Uriel tells Ezra a parable (4:13-21): the sea tries to take the territory of the forest, and the forest the territory of the sea.  Uriel asks Ezra which is more likely to succeed in their plan. Ezra correctly responds both have foolish plans, neither can take the other’s territory. Uriel points out that as a human Ezra might remember his place and not try to understand the things of heaven.

Ezra makes a second complaint to the angel in 4:22-25.  He asks why God has allowed Israel to become a reproach before the gentiles.  It is as if the covenant no longer exists!  Uriel responds much as the Lord did in Habakkuk 2 – have some patience!  “If you live long enough,” Uriel says, “you will see the end of the age” (4:46-32).  The seeds of ungodliness have already been sown, it will not be long the threshing floor is filled.  Ezra asks how long it will be until the end of the age (4:33-43).  Uriel’s response is as evasive as his previous ones – go and ask a pregnant woman if after nine months she can hold the child in a bit longer.  His point is simply that there is a time which has been appointed and it will surely come.

Hades is like a womb, he says, and once the birth pangs begin, there is no escaping the birth. The time of the birth is more or less fixed and there are signs which point to the soon-ness of the birth.  Once started, these birth pains cannot be stopped.  The imagery of the end of days as “birth pangs” seems common in the apocalyptic; Jesus makes use of this image in Matthew 24:8.  Ezra attempts a second time to know how long it will be until the final days, and once again Uriel answers with imagery which suggests a time is ordained and nothing can stop it (4:44-52).

Finally in 5:1-13 Uriel gives Ezra a series of “signs” which will accompany the end of the age.  Those who dwell on the earth will be seized with great terror and people will fall away from true faith.  Unrighteousness will increase and the land of Israel will be a waste and trodden under. In verses 4-5 there are a few of the typical cosmological signs: the sun shines at night, the moon during the day; blood will drip from wood and stones will speak.  Other natural oddities will occur – birds will fly away and the Dead Sea will give fish.  Menstruating women will give birth to monsters and chaos will reign.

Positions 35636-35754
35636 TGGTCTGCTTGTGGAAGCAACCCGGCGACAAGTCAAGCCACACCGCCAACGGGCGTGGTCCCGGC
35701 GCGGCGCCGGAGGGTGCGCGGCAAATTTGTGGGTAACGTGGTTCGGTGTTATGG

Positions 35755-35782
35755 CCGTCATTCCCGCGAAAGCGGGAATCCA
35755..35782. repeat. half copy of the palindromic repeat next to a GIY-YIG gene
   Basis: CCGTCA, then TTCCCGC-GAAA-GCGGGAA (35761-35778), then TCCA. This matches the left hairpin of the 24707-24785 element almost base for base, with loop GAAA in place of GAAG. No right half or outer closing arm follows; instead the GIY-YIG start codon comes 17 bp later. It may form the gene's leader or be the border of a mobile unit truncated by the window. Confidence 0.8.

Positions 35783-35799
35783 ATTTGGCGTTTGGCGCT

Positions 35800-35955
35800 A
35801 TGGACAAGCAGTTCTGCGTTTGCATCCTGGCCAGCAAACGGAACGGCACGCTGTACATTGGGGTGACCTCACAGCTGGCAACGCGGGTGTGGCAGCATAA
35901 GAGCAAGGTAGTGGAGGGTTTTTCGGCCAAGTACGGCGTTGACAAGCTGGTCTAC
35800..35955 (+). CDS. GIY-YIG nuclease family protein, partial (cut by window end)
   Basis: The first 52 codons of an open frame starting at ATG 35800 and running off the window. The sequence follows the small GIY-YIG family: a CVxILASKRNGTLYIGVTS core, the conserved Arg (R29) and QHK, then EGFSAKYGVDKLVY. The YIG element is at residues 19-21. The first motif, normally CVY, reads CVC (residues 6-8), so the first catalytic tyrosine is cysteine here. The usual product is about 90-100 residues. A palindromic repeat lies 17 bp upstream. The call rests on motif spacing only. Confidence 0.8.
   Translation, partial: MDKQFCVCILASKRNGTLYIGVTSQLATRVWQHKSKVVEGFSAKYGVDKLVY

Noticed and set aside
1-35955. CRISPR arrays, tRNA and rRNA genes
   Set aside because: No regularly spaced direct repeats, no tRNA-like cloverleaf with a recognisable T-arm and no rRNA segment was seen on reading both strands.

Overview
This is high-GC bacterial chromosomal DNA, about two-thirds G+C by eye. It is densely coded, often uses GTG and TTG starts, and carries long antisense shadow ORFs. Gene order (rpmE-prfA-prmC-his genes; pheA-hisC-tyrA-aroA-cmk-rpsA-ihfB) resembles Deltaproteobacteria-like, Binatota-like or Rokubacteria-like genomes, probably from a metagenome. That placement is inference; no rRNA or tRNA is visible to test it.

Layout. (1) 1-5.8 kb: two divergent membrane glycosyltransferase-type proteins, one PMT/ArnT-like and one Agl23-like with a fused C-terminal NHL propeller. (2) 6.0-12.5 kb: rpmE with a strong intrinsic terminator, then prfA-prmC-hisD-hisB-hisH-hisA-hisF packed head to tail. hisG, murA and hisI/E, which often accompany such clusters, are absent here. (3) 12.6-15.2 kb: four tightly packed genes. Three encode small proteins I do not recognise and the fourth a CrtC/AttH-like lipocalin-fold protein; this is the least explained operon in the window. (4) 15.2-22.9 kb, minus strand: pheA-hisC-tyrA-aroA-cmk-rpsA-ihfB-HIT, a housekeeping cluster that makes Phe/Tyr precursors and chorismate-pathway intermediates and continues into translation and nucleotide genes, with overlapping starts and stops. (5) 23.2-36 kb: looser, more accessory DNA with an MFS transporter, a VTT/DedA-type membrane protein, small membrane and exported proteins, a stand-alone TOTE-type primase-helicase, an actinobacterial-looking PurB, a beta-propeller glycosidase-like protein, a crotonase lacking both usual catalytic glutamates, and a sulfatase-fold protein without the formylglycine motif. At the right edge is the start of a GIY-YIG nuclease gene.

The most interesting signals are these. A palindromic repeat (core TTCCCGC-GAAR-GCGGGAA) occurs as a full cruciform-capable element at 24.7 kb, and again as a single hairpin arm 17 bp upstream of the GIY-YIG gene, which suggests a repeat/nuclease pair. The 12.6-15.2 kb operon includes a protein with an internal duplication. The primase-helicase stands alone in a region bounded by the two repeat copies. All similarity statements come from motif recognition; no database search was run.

Ezra awakens from this vision and fasts for seven days, mourning and weeping because of what the angel had shown him (5:14-20).  Some of these “signs” are found in the biblical material, but in most cases the apocalyptic in the New Testament are quite sedate in comparison.  The end of the age will be chaos and is described in terms of the natural order run amok, but the writers tend to hold back on the gory details as we have them here in 4 Ezra.

A Christian Introduction to 4 Ezra

Because it was written about the same time as the book of Revelation, 4 Ezra is one of the more important apocalyptic books. The Jewish apocalypse (chapters 3-14) was probably written about A.D. 100 based on the opening verse which states the book was written thirty years after Jerusalem was destroyed. This verse claims to be the words of the main character in the story, Ezra, at the time of the destruction of Jerusalem in 586 B.C. Since the book discusses the problem of the fall of Jerusalem it is applicable to either A.D. 70 or 135.

EzraMetzger finds it unlikely a Jewish book would find popularity in the post-Bar Kokhba world, so probably the central section was not written after even A.D. 120 (OTP 1:520. Charles 2:552 concurs with this date, although he tries to separate various sources in the text in order to date them earlier. Michael Stone dates the book to the last decade of the first century, see “Esdras, Second Book of,” in ABD 2:611-614).